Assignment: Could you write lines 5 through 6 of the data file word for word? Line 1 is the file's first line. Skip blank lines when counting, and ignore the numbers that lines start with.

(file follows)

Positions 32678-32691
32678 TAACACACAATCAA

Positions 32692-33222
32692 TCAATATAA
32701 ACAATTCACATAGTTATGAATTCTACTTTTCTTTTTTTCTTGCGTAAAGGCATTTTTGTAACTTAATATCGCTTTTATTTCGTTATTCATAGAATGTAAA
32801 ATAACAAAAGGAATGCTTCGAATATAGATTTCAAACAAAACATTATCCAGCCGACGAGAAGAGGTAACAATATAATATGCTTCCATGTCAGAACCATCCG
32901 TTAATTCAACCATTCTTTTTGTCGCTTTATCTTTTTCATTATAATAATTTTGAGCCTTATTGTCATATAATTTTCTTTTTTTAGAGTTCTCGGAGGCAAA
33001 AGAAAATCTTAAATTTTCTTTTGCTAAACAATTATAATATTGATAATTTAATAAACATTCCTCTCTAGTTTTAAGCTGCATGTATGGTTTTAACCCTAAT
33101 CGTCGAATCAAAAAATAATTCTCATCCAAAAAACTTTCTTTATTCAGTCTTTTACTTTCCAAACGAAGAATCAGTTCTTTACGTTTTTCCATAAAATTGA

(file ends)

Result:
32701 ACAATTCACATAGTTATGAATTCTACTTTTCTTTTTTTCTTGCGTAAAGGCATTTTTGTAACTTAATATCGCTTTTATTTCGTTATTCATAGAATGTAAA
32801 ATAACAAAAGGAATGCTTCGAATATAGATTTCAAACAAAACATTATCCAGCCGACGAGAAGAGGTAACAATATAATATGCTTCCATGTCAGAACCATCCG